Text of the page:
Basic Info: On my first visit to Thai Language Hut they sported Benjawan Becker’s books and CDs on bookshelves in the reception area. At the time it appeared their courses were taught with Benjawan’s books only. But, when conversing with the teachers, I was told they have their own materials too.

Thai Language Hut has a presence on You Tube: Thai Language Hut. In the videos they go over useful, high frequency words and phrases. I’ve been a subscriber for quite some time and believe Thai Language Hut’s YouTube channel is well worth checking out.

Materials: I decided to review Thai Language Hut after they emailed to say they’re partnering with Paiboon Publishing (Benjawan Becker) to offer a “learn Thai anywhere” program. Benjawan Becker has easily done more in the learning Thai market than any other Thai out there. Her materials are well presented and explained. And, in my opinion, the phonetics (especially the Paiboon Plus version) make the most sense of any karaoke Thai available. It’s interesting to note that Thai Language Hut uses Benjawan’s phonetics for the in-house material too. Doing so keeps a consistency between Benjawan’s courses and the supplemental materials.

As far as creating material specific for a students needs (once basic Thai is acquired), Thai Language Hut is riding the wave like the other schools I’ve toured. To make classes relevant to specific students, they combine a wide variety of subjects to better dial in a student’s Thai in areas pertinent to their interests. I think we’ll be seeing more of this as time goes by. I’m all for it.

Method: As I already mentioned, Thai Language Hut uses Benjawan’s books, so obviously, the beginner Thai class follows along. However, the similarity stops there. Having a live teacher opens the learning process to a greater degree than the dialogs found in the book. For instance, subjects are explained in more detail, with new words being incorporated into the lesson. In this regard, learning via Benjawan’s books with a Thai teacher is far superior to just working thru them on your own.

The school also has a LOT of supplemental stuff geared towards the chapters in Benjawan’s books, so it’s a double dose of Thai. The teachers concentrate on getting students speaking Thai quickly, so use phonetics. But if a student can already read Thai, the reading materials are available as well.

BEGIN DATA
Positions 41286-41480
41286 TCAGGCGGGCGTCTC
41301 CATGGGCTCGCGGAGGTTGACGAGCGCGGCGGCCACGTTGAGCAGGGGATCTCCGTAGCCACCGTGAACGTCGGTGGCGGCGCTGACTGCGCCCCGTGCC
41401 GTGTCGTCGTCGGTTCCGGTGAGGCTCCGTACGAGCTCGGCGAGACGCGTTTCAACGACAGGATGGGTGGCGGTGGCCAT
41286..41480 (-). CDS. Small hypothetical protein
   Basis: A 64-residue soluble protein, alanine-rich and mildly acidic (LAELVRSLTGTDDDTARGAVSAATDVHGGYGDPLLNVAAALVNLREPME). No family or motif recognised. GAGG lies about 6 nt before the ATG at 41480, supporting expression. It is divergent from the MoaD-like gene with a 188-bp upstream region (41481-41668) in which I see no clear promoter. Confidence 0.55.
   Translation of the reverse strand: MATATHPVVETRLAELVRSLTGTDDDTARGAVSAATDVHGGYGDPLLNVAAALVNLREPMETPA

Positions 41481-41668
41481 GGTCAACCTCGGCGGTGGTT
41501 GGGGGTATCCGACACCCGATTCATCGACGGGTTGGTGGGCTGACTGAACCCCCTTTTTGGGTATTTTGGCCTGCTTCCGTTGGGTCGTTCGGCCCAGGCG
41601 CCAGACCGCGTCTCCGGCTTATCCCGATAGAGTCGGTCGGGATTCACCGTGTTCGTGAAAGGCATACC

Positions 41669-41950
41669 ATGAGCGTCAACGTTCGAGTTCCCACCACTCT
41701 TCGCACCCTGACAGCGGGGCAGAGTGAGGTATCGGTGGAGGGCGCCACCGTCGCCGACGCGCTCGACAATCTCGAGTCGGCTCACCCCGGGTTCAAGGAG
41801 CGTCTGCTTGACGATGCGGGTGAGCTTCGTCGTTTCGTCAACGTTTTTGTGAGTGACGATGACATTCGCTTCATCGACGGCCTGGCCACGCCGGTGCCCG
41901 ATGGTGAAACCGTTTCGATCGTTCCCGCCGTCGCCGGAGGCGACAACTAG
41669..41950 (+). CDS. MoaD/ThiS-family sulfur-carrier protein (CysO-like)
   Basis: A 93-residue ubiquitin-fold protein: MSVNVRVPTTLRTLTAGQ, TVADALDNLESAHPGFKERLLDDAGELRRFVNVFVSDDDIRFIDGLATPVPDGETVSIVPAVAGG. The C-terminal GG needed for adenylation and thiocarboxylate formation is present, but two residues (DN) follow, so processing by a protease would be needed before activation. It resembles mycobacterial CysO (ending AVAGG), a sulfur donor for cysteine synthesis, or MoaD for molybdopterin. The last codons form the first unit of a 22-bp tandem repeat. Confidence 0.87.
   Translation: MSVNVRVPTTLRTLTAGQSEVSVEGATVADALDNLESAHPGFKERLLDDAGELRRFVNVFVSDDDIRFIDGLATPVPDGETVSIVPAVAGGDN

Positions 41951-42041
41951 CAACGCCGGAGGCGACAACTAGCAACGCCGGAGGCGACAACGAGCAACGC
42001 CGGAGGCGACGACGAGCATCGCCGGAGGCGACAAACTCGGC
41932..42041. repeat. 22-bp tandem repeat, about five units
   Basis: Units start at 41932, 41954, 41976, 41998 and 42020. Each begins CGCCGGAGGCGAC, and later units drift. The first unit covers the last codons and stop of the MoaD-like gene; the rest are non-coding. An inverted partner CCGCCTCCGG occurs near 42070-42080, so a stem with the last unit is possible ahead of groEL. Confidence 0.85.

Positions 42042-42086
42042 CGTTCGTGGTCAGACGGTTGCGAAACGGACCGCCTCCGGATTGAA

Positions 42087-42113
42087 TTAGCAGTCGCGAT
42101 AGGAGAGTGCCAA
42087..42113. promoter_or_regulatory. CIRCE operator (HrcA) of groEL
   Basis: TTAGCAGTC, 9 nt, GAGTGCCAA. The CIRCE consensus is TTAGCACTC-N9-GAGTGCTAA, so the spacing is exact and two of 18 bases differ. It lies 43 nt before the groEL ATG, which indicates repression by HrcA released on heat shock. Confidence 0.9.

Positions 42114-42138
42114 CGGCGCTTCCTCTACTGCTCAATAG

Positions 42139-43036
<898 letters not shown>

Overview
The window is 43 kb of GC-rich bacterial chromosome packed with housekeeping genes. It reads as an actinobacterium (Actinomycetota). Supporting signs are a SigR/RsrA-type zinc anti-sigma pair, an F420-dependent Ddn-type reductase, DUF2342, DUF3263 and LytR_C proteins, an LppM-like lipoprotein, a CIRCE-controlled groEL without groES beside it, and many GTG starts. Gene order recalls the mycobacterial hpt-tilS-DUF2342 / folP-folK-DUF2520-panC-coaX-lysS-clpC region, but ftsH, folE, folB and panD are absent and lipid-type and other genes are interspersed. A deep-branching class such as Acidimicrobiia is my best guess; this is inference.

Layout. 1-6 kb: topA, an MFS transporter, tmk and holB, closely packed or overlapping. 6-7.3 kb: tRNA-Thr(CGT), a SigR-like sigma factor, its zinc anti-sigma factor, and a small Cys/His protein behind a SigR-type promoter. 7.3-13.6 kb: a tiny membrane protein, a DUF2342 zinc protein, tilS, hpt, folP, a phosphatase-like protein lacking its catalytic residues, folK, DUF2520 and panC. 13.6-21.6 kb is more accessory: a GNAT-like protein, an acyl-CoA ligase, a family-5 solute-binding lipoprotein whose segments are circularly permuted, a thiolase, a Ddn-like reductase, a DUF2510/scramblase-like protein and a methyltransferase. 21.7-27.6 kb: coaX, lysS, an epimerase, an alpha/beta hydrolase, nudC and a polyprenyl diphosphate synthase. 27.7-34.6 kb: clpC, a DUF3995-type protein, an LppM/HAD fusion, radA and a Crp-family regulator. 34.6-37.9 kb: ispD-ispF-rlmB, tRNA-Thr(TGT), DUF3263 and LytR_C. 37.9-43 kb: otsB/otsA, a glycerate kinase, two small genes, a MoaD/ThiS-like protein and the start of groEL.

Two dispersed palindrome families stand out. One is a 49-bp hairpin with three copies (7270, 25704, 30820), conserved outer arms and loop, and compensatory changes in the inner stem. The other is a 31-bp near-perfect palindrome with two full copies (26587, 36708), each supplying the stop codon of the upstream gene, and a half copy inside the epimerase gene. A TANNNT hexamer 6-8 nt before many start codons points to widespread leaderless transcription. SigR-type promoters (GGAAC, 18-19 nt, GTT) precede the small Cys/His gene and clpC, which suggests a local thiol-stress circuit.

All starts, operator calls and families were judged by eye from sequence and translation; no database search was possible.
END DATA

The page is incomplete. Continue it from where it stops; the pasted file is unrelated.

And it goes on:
Teachers: The teachers I watched giving online lessons were good. In fact, they were great (even though I couldn’t hear the students). The teachers took their time. They had students repeat words to correct pronunciation, they drilled phrases, and went over dialog. And the teacher’s grasp of English was more than adequate to explain the inz-&-outz of how Thai is different from English. Even though I only heard the teacher’s side of the conversation, the students seemed to be enjoying themselves.

Classes: Thai Language Hut concentrates on private classes, although they’ll teach small groups of the same level of students. They also provide corporate training.

Thai Language Hut offers classes at the school or online for the same price. The purchased blocks of time are good for calendar a year. That way, if a student can’t study for a while, they’re not penalized. Also, if a student leaves Thailand, they can continue to study online without a hiccup.

Sidenote: Given the wide variety of students who enroll in Thai language classes, private lessons might be the way to go. In group classes the teacher is compelled to teach to the slowest student. Now, if you’re in a group slower than you, you’ll be held back. But if you’re in a group with ninja language learners you just might be the slow one, so it cuts both ways. Going private, a student can have lessons tailored to subjects they find value in. Teachers then concentrate solely on the individual student’s objective. Also, you can ask to go over lessons that doesn’t click right away. And if you want to learn to speak via phonetics, no problem. If you want to learn to read and write, again, no problem.

ED Visa: Thai Language Hut isn’t registered with the Ministry of Education, so you’ll have to sort out your visa situation. Still, that’s not a bad thing. In Bangkok there are more than a few unregistered schools that turn out proficient Thai speakers, so don’t let that put you off from checking out Thai Language Hut. I watched a MOE inspection awhile back and it was painstakingly slow and mind-numbingly tedious, so I don’t blame them there!

Bang-4-The-Baht: I’ve always been a fan of Benjawan’s material. It’s presented in a way most foreigners seem to be able to wrap their heads around quickly. I also like how Benjawan incorporates learning to read early on in the learning Thai process. And while I’m not of the opinion that learning to read Thai improves spoken pronunciation in the slightest (unless you’re reading Thai off a piece of paper), I do think if you’re gonna learn to speak, you might as well learn to read too.